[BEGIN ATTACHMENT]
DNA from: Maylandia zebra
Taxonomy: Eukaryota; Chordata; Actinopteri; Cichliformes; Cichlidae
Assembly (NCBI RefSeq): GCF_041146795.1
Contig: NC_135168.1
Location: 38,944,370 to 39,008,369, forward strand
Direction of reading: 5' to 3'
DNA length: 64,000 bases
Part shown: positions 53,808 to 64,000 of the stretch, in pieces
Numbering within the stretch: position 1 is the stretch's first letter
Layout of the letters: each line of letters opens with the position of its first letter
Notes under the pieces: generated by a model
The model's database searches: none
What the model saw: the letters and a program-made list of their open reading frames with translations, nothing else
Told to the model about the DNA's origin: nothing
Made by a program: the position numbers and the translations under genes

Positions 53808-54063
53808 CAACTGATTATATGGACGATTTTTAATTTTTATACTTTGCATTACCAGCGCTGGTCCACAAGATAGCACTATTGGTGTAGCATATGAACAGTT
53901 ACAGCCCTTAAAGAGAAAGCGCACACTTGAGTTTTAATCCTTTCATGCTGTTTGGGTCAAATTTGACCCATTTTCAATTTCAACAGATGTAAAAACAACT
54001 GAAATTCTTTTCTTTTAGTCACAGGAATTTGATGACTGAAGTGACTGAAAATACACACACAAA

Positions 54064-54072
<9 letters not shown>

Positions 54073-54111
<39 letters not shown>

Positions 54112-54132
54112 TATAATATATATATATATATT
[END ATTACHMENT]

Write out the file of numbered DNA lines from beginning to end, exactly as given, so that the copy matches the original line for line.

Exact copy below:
DNA from: Maylandia zebra
Taxonomy: Eukaryota; Chordata; Actinopteri; Cichliformes; Cichlidae
Assembly (NCBI RefSeq): GCF_041146795.1
Contig: NC_135168.1
Location: 38,944,370 to 39,008,369, forward strand
Direction of reading: 5' to 3'
DNA length: 64,000 bases
Part shown: positions 53,808 to 64,000 of the stretch, in pieces
Numbering within the stretch: position 1 is the stretch's first letter
Layout of the letters: each line of letters opens with the position of its first letter
Notes under the pieces: generated by a model
The model's database searches: none
What the model saw: the letters and a program-made list of their open reading frames with translations, nothing else
Told to the model about the DNA's origin: nothing
Made by a program: the position numbers and the translations under genes

Positions 53808-54063
53808 CAACTGATTATATGGACGATTTTTAATTTTTATACTTTGCATTACCAGCGCTGGTCCACAAGATAGCACTATTGGTGTAGCATATGAACAGTT
53901 ACAGCCCTTAAAGAGAAAGCGCACACTTGAGTTTTAATCCTTTCATGCTGTTTGGGTCAAATTTGACCCATTTTCAATTTCAACAGATGTAAAAACAACT
54001 GAAATTCTTTTCTTTTAGTCACAGGAATTTGATGACTGAAGTGACTGAAAATACACACACAAA

Positions 54064-54072
<9 letters not shown>

Positions 54073-54111
<39 letters not shown>

Positions 54112-54132
54112 TATAATATATATATATATATT